convince those with the most social capital within each small group in order to have the possibility of winning the support of the majority of small groups.
Construction of Reputation for Network Members
Social networks can be especially important in the construction of a person’s reputation. This is especially apparent in online marketplaces such as eBay. eBay is an example of a large multi-user system where interpersonal communication between members is scarce. In systems such as this, it can be very difficult for members to build a reputation without the aide of specific tools for this purpose. Reputation can be defined as the common or general estimate of a person with respect to character or other qualities. This estimate is necessarily formed and updated over time with the help of different sources of information. Sociologists have been studying how social networks can be used to update and analyze trust and reputation. These studies show that it is possible to say a lot about the behavior of individuals using the information obtained from the analysis of their social networks. 3.1 Application to E-Commerce Communities
Researchers have created a model to describe how reputation is determined in an e-commerce community. Their model considers three types of relationships between community members. These relationships are competition, cooperation, and trade. Competition is the type of relation found between two or more members that pursue the same goals and need the same scarce resources. Competition generally has a negative impact on the reputations of those involved. Cooperation implies significant exchange of sincere information between the members and some form of predisposition to help each other. Cooperation tends to improve the reputations of members who participate. Trade reflects the existence of commercial transactions between two agents and is compatible with either cooperative or competitive relations. Trade generally helps a member’s reputation but can also hurt it. This model also uses three types of social reputation depending on the information source. These are witness, neighborhood, and system reputations. Witness reputation is based on the information about a member coming from other members who share a relationship with that member. Neighborhood reputation uses the social environment of the member, that is, the neighbors of the member and their relations with it. System reputation is a default reputation value based on the relations the member is currently engaged in and has belonged to in the past. For example, those members who have consistent competition relationships will receive a negative system reputation value . The use of the social network analysis techniques as part of a reputation system opens a new field for experimentation. Once you introduce the social dimension in reputation evaluation and the members start to take into account social relations, it becomes more and more important to consider not only which is the reputation of the other members, but also what can a member do to get and maintain a good reputation. Efficient methods of evaluating reputations can lead to more hospitable relations among members of the community. Users may be less inclined to enter competitive relations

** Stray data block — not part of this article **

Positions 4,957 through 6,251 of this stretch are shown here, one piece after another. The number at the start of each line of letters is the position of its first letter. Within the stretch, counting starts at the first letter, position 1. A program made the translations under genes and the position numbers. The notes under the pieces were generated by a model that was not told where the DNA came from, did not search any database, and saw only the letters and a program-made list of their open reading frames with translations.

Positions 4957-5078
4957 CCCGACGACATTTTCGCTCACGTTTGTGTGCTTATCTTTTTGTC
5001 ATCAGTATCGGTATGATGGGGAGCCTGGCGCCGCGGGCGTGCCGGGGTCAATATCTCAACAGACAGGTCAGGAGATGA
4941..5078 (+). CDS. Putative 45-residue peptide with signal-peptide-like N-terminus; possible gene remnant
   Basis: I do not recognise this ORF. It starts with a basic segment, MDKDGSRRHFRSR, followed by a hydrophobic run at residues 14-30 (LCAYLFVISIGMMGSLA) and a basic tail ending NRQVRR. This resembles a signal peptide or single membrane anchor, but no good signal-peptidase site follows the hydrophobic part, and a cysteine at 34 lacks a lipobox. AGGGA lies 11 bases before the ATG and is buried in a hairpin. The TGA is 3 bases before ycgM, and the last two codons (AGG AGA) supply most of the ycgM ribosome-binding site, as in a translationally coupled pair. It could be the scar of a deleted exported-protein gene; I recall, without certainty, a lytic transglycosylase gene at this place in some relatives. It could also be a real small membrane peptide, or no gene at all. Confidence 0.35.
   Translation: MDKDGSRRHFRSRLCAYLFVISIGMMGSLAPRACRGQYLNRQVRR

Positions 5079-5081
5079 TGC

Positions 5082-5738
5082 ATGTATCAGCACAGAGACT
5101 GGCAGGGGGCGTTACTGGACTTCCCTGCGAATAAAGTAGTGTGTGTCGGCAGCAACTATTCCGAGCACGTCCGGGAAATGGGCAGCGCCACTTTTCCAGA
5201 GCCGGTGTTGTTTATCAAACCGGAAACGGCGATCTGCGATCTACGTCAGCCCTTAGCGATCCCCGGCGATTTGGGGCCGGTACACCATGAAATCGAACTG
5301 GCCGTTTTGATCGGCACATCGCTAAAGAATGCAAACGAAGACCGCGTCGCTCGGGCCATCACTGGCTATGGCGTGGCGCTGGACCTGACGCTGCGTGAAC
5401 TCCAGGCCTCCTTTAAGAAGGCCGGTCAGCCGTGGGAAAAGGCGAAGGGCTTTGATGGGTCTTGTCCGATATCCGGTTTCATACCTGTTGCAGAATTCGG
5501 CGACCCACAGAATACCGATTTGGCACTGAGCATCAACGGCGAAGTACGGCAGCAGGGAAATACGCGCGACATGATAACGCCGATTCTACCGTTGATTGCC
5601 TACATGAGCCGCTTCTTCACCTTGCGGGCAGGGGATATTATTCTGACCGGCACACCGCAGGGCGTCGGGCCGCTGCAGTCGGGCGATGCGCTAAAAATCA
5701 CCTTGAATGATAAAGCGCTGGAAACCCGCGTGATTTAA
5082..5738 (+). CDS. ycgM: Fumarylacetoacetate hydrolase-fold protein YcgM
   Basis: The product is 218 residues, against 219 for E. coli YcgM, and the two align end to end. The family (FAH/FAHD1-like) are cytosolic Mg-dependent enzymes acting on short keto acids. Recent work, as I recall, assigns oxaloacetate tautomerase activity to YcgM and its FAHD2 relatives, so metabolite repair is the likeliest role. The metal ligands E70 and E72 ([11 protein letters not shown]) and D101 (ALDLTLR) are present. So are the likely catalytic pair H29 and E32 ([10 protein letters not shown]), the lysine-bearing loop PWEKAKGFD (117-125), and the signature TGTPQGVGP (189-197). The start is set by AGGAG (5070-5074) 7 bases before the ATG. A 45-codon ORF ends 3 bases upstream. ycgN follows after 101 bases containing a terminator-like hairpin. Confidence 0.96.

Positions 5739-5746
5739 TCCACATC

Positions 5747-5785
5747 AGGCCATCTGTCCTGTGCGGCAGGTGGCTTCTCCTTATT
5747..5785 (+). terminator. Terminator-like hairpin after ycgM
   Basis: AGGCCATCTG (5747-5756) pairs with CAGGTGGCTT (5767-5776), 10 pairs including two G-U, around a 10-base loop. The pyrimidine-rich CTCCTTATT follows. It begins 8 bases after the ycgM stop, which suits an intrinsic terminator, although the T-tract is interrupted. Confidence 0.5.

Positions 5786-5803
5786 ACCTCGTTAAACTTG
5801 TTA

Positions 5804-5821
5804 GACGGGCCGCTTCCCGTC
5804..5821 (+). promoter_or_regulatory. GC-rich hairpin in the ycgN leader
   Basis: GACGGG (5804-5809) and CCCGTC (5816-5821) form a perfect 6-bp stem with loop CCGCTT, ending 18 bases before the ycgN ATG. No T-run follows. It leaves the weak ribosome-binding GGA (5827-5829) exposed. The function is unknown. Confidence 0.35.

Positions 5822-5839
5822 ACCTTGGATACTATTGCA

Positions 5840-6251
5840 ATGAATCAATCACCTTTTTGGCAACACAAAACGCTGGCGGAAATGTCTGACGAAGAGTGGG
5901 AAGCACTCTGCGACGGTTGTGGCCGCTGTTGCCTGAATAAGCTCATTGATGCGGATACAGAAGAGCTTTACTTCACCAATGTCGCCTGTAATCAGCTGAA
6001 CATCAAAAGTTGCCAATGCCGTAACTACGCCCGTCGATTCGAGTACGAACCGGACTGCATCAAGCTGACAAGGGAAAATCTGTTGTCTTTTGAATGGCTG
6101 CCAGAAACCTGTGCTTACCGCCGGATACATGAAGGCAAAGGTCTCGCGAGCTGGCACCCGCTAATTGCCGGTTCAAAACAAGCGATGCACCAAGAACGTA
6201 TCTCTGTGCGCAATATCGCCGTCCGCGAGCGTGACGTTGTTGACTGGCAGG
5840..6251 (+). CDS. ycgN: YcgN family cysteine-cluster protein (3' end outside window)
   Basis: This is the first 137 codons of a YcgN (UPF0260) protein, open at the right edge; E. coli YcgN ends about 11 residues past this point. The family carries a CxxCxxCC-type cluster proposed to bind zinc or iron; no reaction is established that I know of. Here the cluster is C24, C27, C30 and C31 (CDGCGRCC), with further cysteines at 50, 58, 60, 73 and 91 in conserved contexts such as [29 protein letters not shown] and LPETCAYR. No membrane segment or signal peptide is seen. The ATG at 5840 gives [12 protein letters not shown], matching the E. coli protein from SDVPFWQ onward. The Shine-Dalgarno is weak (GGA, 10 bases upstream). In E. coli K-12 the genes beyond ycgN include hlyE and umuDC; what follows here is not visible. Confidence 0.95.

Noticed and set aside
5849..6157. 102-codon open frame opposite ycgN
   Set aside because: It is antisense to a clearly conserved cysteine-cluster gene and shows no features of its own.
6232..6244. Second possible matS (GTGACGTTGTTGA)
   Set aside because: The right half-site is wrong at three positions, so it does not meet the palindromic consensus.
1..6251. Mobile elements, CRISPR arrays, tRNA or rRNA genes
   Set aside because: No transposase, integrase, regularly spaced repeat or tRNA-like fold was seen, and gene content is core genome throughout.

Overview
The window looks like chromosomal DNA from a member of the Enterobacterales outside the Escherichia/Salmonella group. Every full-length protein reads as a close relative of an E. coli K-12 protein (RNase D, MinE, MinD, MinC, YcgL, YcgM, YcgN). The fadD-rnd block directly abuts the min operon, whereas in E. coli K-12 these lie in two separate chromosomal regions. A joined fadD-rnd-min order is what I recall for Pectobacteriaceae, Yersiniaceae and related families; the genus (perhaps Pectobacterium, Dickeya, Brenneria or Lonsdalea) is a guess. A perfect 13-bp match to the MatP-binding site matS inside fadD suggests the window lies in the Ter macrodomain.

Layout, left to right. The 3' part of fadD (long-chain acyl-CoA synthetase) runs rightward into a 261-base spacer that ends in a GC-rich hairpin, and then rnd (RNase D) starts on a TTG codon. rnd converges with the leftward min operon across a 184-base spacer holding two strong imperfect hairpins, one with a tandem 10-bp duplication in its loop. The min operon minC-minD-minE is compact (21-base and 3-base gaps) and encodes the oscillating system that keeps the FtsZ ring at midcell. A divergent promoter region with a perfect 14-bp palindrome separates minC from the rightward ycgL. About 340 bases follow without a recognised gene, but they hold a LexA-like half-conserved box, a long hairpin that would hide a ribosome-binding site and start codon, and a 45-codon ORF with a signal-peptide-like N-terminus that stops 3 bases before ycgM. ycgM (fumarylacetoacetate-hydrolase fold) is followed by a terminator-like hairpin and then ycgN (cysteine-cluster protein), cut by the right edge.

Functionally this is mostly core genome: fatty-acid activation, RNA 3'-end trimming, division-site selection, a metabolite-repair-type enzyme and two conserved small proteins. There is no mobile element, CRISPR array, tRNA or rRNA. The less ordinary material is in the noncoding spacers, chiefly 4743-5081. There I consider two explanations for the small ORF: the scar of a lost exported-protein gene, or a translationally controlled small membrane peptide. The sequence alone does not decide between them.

when they know the competition may hurt their reputation. The information researchers have gathered can be used to improve current methods of reputation evaluation on ecommerce websites.
Power and Stability Within Groups
Recently there has been considerable research on the topics of power within social networks and the stability of networks. Stability is determined by the likelihood of members leaving one group for another due to dissatisfaction with the members of the original group. The first major question researchers are studying is: what characteristics are associated with stable networks? What researchers have found is that a balance of power within a social network is necessary for stability within the network. These researchers conclude that only strong power networks are unstable. A strong power network is characterized by some members owning complete power at the expense of other members. This contrast in power levels causes friction between members of the network and will eventually lead to instability. This social friction is avoided in networks where each member shares a relatively equal amount of power. People are more likely to stay in a group where they share equal power with their peers . Another important question asked by these researchers is: if members of a network migrate when they are dissatisfied with their power, is the result inevitably a network of equal power? The answer researchers have found to this question is no. Groups where members have been divided into a hierarchy of power tend to continue this process of division of power even if the group becomes unstable. Their research has shown that, surprisingly, as the group becomes small enough that those members with the highest power can no longer exert their power on weaker members, a new hierarchy of power will emerge. This research has implications for the study of social networks in politics, networks in the workplace, as well as networks and discrimination. Researchers are currently working on exactly how power is first introduced into the social network in order to obtain a better grasp of the entire evolutionary process of stability and power within social networks.
Groups as Dynamical Systems